Vancouver — Malaysia's Petronas is focused on Canada over the US in its LNG export growth goals as it seeks outlets for the significant natural gas resources that it holds in the Montney play in northeast British Columbia, an executive said Wednesday.
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Through the stake the company has in the LNG Canada project in Kitimat, only about 10% of the 60 Tcf of proved and contingent gas resources that Petronas and its partners control in the region would be absorbed over 40 years, Petronas Canada CEO Mark Fitzgerald said in an interview on the sidelines of an industry conference in Vancouver.
That means Petronas will have to find expansion opportunities or another LNG export project in which to invest to move that gas. Lack of sufficient pipeline infrastructure in the area makes it difficult to move larger quantities of Western Canadian Sedimentary Basin gas eastward across the country or southward to the US. Exports westward to Asia via tanker remain the best long-term answer, Fitzgerald said.
"Our focus is entirely right now on how do we monetize the resource that we have, and that strategy is clearly centered on an integrated development," he said. "The US is certainly more advanced in its LNG strategy than Canada is, but long-term Canada has the factors that will be necessary for success."
The road to that reality has been an uneven one for Petronas and other Canadian developers.
Unfavorable economic and market conditions forced Petronas in 2017 to cease work on its Pacific NorthWest LNG project on Lelu Island near Prince Rupert. Also, a Shell unit nixed plans for an LNG facility on Ridley Island at the Port of Prince Rupert.
Then, in May 2018, Petronas jumped back into the market, taking a 25% stake in LNG Canada. Backed by a consortium of portfolio players and end-users, including Royal Dutch Shell, PetroChina, Japan's Mitsubishi and South Korea's Kogas, that project, with a pricetag of up to $32 billion (C$43 billion) including an affiliated feedgas pipeline, made a positive final investment decision in October and has since started early construction work.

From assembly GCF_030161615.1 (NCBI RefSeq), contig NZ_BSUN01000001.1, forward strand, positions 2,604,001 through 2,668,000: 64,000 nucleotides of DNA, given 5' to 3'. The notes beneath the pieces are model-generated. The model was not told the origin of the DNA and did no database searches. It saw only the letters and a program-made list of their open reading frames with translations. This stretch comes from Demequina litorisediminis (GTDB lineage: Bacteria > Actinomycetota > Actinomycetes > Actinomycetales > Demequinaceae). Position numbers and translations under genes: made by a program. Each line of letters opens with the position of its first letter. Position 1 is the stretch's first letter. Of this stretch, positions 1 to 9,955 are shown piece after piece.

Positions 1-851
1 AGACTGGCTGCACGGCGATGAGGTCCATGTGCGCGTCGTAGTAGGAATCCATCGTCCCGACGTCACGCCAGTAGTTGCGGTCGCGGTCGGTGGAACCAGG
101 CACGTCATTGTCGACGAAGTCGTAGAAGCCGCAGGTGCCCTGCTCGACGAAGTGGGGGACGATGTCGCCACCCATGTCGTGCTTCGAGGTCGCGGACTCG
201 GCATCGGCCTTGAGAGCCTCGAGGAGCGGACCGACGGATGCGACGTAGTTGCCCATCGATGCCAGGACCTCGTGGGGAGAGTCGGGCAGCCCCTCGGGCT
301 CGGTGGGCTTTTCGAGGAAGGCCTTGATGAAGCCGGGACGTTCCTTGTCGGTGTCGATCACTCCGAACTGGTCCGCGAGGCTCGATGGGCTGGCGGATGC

Looking ahead, with Pacific NorthWest LNG off the table, the company is talking to other market participants about how to grow the Western Canada export market, Fitzgerald said. As far as he knows, Fitzgerald said, there is "nothing material" in terms of interest by Petronas in US projects right now.
The executive would not disclose who Petronas was talking to. But he explained what Petronas was looking for from projects: an integrated model that balances risk versus reward. That invariably would mean several equity partners, and the ability to tap its Montney supplies.
A handful of developers are actively pursuing LNG export projects in Western Canada - in addition to a similar number in Eastern Canada.
But even with favorable pricing for feedgas and a prime location that offers a shorter shipping distance to East Asia than from terminals on the US Gulf Coast, none of the projects in Western Canada besides LNG Canada appear ready to move forward in the near-term.
At the Canada Gas & LNG Exhibition and Conference on Wednesday, financing experts said the Canadian government can play a role in getting more export terminals over the line through regulatory and legislative maneuvers. But, in terms of providing money to projects, the government's involvement is likely to be relatively limited, said Frank Kelly, a project finance official for Export Development Canada, a state-owned credit agency that was set up to aide trade between Canada and other countries.
"We've had continued engagement with the primary stakeholders associated with some of the projects," Kelly said. "The reality is even smaller size projects are going to require the same fundamentals, and that starts with the sponsorship group."
Petronas' Fitzgerald said he remains enthusiastic about the Western Canada export opportunity over the long term.
"I think there's probably more momentum than we sometimes see visibly," he said. "What the industry is trying to do properly I would say is create that balance between the development of the resource and regulators and with stakeholders and First Nations. And, that's complex."
Fitzgerald added, "The industry will develop, but it will develop in a way that stakeholders can support."
-- Harry Weber, Harry.Weber@spglobal.com
-- Edited by Richard Rubin, firstname.lastname@example.org